Try Both Nordic Track Ski Techniques

by NATALIE BARTLEY

Nordic skiing provides refreshing outdoor exercise for improving balance and strength. If you’re new to the sport, cross-country skiing on a groomed Nordic trail is a gentle way to try this low-impact aerobic workout in crisp, snow-covered settings. Nordic equipment and trail fees are less expensive than costs related to Alpine equipment and lift passes.

Nordic skiers use two different styles of skiing on groomed trails. Classic—also known as traditional or diagonal stride—is the easier technique to learn, though efficiency develops through practice and further lessons. It resembles walking while striding and gliding in grooved, parallel tracks set along the edge of the trail. Skiers use their poles in a pattern similar to walking with hiking poles. The stabilizing grooves and familiar walking motion give beginners confidence. Experienced classic skiers avoid shuffling movements and strive for longer, gliding motions.

Nordic Track Skiing An Intense Workout

Skate skiing requires more balance and is an intense aerobic workout. In this technique, skate skiers travel on the wide portion of the corduroy-groomed trail, using their upper body rigorously. The leg motions resemble those for roller blading or ice skating. With their skis pointed outward in a V-shaped pattern, skate skiers lengthen their glide through practice. They push or step each leg sideways and forward from the center of the body, one ski at a time.

The “V-1” is the beginner’s most-used skate-skiing pole pattern, with three points of contact on the snow when the two poles and one ski touch the snow simultaneously, then one point of contact when the other ski lands on the snow. Beginners gain balance and endurance then add other poling patterns.

Participants new to skiing usually start with classic skiing. As they gain balance and endurance, they often progress to skate skiing. Alpine skiers and bicyclists sometimes start with skate skiing due to either their prior ski experience or their high-level of aerobic conditioning.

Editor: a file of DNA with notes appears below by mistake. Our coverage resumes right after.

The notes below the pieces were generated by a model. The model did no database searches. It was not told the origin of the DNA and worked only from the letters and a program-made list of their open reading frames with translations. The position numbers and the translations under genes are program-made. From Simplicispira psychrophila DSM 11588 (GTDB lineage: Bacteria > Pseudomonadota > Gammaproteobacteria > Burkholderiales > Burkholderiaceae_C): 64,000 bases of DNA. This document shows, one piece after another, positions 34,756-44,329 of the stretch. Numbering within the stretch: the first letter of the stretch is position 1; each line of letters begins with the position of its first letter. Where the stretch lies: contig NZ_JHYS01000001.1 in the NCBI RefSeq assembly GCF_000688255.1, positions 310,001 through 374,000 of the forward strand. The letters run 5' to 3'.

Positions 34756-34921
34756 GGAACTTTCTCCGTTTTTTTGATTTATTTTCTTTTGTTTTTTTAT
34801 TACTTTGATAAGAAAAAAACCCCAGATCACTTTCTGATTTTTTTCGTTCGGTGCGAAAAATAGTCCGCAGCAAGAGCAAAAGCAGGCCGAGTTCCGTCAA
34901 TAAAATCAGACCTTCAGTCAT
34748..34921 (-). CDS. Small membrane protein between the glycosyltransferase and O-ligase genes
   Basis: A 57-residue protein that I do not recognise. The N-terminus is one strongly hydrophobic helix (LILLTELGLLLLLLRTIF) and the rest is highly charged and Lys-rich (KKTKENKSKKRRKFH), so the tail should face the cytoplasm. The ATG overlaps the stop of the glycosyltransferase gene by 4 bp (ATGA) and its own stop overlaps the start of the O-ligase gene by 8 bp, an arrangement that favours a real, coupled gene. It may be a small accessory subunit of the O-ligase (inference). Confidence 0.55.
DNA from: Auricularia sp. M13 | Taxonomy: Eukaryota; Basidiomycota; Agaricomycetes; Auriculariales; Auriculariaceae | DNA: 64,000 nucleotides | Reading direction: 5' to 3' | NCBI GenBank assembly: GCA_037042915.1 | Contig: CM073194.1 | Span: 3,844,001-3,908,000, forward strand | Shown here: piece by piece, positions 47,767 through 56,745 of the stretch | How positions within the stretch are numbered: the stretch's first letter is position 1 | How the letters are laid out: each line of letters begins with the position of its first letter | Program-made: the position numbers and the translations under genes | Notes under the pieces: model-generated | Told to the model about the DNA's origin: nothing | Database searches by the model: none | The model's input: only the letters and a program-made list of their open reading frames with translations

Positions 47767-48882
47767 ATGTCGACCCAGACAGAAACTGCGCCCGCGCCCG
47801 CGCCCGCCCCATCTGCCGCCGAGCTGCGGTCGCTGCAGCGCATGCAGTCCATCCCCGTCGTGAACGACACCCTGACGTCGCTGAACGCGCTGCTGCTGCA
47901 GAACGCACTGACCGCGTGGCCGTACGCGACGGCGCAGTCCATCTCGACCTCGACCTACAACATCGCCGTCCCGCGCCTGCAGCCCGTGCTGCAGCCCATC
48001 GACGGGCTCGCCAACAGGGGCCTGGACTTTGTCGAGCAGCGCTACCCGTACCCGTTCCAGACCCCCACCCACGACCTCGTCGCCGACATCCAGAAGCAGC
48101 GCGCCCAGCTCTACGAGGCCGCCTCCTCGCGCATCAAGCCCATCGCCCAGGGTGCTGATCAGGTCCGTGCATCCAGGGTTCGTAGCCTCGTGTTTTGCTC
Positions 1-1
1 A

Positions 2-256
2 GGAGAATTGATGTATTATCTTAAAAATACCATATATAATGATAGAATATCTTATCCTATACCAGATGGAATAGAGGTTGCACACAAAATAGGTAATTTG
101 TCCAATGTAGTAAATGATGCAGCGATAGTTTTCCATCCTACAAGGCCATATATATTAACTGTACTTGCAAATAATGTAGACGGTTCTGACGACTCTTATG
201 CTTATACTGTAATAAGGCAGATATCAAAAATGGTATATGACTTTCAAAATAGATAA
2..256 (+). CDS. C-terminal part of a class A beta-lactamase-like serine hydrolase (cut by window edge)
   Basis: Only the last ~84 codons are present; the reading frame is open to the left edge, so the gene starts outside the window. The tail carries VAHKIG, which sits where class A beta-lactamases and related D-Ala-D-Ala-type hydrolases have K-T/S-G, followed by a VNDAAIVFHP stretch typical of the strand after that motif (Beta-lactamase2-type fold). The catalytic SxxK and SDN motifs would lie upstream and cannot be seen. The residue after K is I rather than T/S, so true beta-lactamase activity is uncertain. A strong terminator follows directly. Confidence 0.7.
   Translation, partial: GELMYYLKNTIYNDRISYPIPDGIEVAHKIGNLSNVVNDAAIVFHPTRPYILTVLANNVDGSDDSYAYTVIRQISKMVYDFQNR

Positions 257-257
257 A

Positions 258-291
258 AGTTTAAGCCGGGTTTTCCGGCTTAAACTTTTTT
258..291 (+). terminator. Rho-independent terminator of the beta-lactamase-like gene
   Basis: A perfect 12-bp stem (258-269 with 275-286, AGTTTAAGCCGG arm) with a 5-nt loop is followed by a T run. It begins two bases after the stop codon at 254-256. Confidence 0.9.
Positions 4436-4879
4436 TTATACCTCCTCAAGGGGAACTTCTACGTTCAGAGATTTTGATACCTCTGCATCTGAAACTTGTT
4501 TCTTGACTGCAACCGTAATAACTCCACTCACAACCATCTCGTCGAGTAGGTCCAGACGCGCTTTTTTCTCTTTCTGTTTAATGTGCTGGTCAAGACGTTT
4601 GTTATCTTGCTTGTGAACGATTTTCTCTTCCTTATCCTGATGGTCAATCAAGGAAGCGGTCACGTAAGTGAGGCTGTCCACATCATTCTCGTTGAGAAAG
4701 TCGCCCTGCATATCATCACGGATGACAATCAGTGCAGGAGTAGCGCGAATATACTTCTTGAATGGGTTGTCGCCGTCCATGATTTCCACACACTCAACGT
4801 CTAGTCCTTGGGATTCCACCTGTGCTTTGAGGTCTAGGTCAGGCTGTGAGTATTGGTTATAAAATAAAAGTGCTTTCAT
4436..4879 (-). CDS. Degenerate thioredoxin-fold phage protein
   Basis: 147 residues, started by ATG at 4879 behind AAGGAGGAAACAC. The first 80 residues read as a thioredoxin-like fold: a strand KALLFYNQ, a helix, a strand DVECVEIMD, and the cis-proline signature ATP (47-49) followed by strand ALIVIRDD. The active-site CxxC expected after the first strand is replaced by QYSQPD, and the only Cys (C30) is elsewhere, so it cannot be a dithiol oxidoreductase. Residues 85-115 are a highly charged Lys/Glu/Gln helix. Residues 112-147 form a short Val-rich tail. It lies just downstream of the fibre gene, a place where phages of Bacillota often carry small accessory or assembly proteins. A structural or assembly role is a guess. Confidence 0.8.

Eileen Thuesen, a Boise-based Alpine skier and mountain biker, took up skate skiing. “It’s warmer than downhill skiing and better for my fitness,” she said.

Equipment Differences

Both classic and skate skiing equipment are specialized. Classic skis are longer, with a section in the middle of the ski where a sticky wax or permanent texture helps the ski grip the snow when it compresses during each stride. Skate skis are shorter, stiffer, and waxed for gliding without gripping the snow.

Boots

Classic ski boots offer more flexion than skate ski boots, which have high ankle support and a rigid sole. Both types of ski bindings are small and attach the toe of the boots to the skis.

Ski Poles

Ski pole lengths differ. Classic poles are shorter, to accommodate the striding technique, while skate poles are longer, so skiers maximize efficient use of abdominal and upper body muscles. Employees at Nordic centers and retail stores help skiers with correct sizing.

Be prepared for all conditions

Preparation for Nordic skiing helps ensure an enjoyable and comfortable experience. Skiers manage body heat with layers of clothing.

Start with a wicking layer next to the body, and then add an insulating layer, and lastly, a wind-breaking layer. Special water-wicking socks keep feet dry and warm in the thin, lightweight Nordic boots. A ski hat or headband keeps ears warm. Gloves work better than mittens because gloves allow for a more controlled grip on the ski poles and for better dexterity when putting on ski equipment or fine-tuning clothing layers.

Avoid the temptation to Nordic ski in your snowmobile suit or downhill ski pants and jackets, which are bulky and overly warm for aerobic exercising. Nordic skiing is a rigorous physical workout that produces sweat, and lots of it.

New skiers are surprised when they get sun-burned during an outing. Be sure to prevent high-altitude and sun-reflected sunburn by using lip-gloss, sunscreen, and sunglasses. Bring water or an energy drink to stay hydrated.

Instruction

When novices first hit the trails, they often discover a lesson from a ski instructor rapidly increases their confidence and speed. During a lesson, the instructor guides beginners quickly through the learning curve with tips and drills for efficient skiing.

Nordic centers offer regularly scheduled group lessons, private lessons, and special clinics. Lessons typically cover one to two hours. Clinics may last a half- to full-day. Inquire about senior discounts.

Allow plenty of time in advance of the lesson to assure a smooth experience by arriving ahead of the scheduled start time. Use this time to visit the bathroom, buy a trail pass, and rent equipment. Let your instructor know of any special needs or requests. Try to relax, and enjoy the lesson.

As fresh snow accumulates this winter, get on a pair of classic or skate skis at your local Nordic Center. Your mind and body will appreciate getting outdoors and trying something new!

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